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Topic: Weatherproof Arduino and components (Read 2469 times) previous topic - next topic

tachoknight


In some neighborhoods it will be very safe, I have tested this theory with other valuables. 
The Adafruit Ultimate GPS will work well in the woods.  Others will not.


I'm relying on the good nature of cachers to prevent the device from disappearing, but just in case, I have also written into the program a routine that, when it gets the satellite lock, verifies it's within the boundaries of the forest preserve where the cache lives; if it detects it's outside the bounds it will bring up a message "please return me to ..." and go comatose.

I went with the GPS from SparkFun; it's been pretty accurate and fast to lock on so far. I'm taking it on vacation next week in all its breadboard glory and verify that it will work in dense tree cover; if the results aren't great I'll look into the Adafruit one.

wizdum



In some neighborhoods it will be very safe, I have tested this theory with other valuables. 
The Adafruit Ultimate GPS will work well in the woods.  Others will not.


I'm relying on the good nature of cachers to prevent the device from disappearing, but just in case, I have also written into the program a routine that, when it gets the satellite lock, verifies it's within the boundaries of the forest preserve where the cache lives; if it detects it's outside the bounds it will bring up a message "please return me to ..." and go comatose.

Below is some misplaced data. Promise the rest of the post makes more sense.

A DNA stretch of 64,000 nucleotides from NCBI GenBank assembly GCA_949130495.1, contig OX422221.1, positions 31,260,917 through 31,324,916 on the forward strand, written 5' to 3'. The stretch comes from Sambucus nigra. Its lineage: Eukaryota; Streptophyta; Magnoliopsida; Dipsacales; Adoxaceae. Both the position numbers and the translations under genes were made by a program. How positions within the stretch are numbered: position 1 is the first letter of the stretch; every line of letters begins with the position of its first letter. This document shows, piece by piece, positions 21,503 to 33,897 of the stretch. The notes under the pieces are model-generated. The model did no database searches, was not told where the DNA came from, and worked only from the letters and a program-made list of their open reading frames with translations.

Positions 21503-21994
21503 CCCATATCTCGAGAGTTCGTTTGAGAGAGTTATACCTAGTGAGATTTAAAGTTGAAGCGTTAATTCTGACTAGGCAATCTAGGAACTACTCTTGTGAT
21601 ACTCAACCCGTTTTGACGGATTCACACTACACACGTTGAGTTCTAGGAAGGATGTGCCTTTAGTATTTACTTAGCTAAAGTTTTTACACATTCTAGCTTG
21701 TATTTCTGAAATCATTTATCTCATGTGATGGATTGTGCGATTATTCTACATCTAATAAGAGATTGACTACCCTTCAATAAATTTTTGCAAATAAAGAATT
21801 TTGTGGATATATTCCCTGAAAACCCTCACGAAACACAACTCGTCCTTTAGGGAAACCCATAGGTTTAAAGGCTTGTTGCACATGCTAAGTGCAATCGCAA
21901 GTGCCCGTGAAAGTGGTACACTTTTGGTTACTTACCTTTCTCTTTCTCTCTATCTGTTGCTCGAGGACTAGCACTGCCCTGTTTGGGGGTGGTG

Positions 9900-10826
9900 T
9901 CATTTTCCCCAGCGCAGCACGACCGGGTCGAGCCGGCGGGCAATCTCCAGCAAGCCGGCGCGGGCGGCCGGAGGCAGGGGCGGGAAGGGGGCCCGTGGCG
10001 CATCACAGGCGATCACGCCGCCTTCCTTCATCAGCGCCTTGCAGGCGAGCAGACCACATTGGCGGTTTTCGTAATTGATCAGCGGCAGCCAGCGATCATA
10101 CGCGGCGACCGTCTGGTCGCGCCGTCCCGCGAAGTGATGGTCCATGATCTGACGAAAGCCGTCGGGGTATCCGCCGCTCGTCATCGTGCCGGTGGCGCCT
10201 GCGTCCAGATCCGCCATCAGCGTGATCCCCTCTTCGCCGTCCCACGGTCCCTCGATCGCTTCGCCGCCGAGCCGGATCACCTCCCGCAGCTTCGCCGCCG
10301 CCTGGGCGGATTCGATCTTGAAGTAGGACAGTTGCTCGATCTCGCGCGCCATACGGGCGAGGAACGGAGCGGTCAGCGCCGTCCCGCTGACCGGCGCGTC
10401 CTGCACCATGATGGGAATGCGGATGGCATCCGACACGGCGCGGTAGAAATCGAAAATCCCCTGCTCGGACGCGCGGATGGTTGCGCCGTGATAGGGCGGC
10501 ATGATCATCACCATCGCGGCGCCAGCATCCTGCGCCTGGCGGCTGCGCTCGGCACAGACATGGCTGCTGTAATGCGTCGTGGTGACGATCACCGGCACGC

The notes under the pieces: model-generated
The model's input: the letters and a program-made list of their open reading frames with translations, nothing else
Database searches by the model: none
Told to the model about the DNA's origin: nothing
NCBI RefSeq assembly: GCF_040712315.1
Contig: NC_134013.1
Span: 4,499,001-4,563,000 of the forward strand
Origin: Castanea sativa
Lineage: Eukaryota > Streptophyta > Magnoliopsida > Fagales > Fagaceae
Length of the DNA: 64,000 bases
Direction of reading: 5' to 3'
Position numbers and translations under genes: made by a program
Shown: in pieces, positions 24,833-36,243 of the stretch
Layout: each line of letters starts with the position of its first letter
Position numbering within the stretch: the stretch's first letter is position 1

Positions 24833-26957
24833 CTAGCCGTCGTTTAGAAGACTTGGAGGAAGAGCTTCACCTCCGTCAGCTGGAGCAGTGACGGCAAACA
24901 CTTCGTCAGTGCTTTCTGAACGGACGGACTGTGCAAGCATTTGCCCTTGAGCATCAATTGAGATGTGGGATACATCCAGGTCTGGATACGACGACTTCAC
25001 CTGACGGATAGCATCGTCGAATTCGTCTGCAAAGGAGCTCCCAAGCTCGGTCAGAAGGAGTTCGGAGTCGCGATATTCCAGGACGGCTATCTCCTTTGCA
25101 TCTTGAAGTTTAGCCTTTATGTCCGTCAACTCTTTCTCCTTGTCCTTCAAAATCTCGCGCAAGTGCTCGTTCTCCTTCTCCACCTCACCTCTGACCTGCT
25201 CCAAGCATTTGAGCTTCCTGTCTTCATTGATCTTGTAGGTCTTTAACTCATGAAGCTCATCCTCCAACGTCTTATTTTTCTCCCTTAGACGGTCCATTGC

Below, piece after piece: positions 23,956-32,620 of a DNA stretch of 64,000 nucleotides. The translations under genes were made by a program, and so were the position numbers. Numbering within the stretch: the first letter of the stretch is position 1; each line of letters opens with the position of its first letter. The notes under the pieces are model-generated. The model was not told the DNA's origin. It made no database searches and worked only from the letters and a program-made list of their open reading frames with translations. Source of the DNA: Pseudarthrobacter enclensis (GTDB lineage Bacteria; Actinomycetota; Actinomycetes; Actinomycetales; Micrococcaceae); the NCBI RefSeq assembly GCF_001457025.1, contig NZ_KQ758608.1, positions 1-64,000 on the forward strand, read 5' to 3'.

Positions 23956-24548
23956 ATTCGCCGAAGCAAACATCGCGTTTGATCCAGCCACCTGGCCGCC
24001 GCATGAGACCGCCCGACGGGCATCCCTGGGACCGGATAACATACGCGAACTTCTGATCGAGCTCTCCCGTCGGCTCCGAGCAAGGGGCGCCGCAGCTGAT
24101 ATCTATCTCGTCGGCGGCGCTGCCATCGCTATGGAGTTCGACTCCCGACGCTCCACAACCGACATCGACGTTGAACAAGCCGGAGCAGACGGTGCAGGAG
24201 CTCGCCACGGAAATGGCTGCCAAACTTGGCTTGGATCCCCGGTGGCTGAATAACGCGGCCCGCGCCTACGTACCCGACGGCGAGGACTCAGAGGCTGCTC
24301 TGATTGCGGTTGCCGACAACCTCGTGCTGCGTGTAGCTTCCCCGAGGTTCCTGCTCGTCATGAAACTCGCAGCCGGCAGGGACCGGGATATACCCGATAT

How about a more nefarious message, such as "uploading GPS coordinates to offsite location", or "GPS tracking enabled", or "LoJack for Cache Activated"

Since you go out there anyway to check the logbook and cache, a hidden Trail Cam might be a good investment.
"Anyone who isn't confused really doesn't understand the situation."

Electronic props for Airsoft, paintball, and laser tag -> www.nightscapetech.com

fbriggs4

I have built a GPS project that has constant outdoor exposure and I ran into a lot of problems despite having an airtight case.  What tends to happen is the moisture in the air from when you seal it condenses when you put it out in the cold. This condensation causes all kinds of problems and it will kill your system VERY quickly. I have done 2 things that work well to combat this. The first is to bake everything in the oven at about 120 degrees for a couple hours to bake the moisture out of everything. Then I seal up the case with just 2 small holes in it. I then blow nitrogen through the case and quickly seal up the holes. I buy the nitrogen cheaply from a local welding supply store. I am also spraying conformal coating over components which to helps prevent problems. I know this sounds like a lot of work and fairly extreme but I have a pile of failed units that show anything less is prone to problems when you leave it for an extended period exposed to the elements.

CrossRoads

Coud also put some dessicant packs in the enclosure to help with moisture.
Example:
http://www.uline.com/Grp_21/Desiccants
Designing & building electrical circuits for over 25 years.  Screw Shield for Mega/Due/Uno,  Bobuino with ATMega1284P, & other '328P & '1284P creations & offerings at  my website.

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